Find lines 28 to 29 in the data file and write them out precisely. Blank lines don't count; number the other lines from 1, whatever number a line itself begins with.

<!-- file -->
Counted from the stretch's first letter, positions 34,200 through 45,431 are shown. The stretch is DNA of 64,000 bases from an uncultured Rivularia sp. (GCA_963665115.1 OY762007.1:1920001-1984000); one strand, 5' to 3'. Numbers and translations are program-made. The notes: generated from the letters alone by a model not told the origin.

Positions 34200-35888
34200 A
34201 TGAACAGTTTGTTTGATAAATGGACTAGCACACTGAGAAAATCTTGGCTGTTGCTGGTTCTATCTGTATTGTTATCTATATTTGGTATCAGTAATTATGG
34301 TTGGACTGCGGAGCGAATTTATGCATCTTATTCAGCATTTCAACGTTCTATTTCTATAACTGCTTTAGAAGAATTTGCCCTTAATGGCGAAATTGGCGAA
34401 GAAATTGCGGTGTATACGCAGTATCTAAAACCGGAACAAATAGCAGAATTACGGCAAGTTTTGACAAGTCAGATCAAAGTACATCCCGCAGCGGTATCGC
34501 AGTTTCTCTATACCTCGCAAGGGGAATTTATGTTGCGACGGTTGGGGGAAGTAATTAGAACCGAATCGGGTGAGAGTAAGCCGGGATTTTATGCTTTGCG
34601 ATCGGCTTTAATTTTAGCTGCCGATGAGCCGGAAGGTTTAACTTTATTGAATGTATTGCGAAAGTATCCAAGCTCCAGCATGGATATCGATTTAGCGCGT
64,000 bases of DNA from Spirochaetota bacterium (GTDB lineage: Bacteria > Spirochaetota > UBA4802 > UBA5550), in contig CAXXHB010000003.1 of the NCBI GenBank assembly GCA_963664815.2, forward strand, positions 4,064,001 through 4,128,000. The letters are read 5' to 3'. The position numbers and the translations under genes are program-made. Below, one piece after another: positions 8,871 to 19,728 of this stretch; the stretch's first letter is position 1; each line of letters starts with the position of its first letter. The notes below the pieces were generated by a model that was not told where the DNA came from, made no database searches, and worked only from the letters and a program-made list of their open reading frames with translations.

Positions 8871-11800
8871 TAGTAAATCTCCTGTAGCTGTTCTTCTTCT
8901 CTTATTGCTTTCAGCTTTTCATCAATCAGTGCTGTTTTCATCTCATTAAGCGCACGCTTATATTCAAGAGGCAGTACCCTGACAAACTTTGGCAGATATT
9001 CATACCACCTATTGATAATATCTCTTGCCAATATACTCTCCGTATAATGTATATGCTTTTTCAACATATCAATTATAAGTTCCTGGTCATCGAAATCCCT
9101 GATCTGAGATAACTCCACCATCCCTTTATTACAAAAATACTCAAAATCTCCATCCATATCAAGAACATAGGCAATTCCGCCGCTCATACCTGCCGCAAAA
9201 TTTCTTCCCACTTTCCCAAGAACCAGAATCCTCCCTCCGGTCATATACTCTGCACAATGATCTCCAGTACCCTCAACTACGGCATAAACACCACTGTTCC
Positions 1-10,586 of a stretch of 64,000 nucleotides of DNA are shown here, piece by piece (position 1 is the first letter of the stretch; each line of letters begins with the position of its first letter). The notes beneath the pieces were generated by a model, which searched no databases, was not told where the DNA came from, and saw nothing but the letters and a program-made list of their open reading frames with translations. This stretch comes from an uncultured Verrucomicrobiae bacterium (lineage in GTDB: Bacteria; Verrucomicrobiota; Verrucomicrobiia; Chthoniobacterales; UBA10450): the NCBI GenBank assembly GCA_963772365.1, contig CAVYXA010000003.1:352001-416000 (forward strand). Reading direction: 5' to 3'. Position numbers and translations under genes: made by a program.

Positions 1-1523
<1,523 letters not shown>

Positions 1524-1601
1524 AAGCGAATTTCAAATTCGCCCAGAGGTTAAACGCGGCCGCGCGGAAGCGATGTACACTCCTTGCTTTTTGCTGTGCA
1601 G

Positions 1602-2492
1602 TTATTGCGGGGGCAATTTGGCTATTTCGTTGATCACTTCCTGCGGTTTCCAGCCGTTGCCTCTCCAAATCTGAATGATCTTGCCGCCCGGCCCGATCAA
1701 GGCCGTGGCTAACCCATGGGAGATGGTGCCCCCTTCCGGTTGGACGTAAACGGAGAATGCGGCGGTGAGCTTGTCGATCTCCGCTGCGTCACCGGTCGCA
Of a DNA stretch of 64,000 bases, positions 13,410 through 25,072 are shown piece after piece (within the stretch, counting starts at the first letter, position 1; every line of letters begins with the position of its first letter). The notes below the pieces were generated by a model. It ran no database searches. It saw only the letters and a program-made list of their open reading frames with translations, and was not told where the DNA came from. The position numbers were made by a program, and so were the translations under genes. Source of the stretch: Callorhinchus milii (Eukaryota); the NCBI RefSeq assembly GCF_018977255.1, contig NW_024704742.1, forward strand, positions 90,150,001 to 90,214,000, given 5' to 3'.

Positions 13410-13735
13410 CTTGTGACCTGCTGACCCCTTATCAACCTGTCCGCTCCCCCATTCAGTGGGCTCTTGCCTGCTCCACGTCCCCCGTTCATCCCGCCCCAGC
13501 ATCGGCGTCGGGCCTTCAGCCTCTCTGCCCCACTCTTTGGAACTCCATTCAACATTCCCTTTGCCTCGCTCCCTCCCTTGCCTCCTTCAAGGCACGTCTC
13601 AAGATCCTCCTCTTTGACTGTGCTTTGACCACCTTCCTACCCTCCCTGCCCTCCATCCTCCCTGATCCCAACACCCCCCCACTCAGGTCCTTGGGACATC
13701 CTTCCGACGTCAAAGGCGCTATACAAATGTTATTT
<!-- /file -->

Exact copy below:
13501 ATCGGCGTCGGGCCTTCAGCCTCTCTGCCCCACTCTTTGGAACTCCATTCAACATTCCCTTTGCCTCGCTCCCTCCCTTGCCTCCTTCAAGGCACGTCTC
13601 AAGATCCTCCTCTTTGACTGTGCTTTGACCACCTTCCTACCCTCCCTGCCCTCCATCCTCCCTGATCCCAACACCCCCCCACTCAGGTCCTTGGGACATC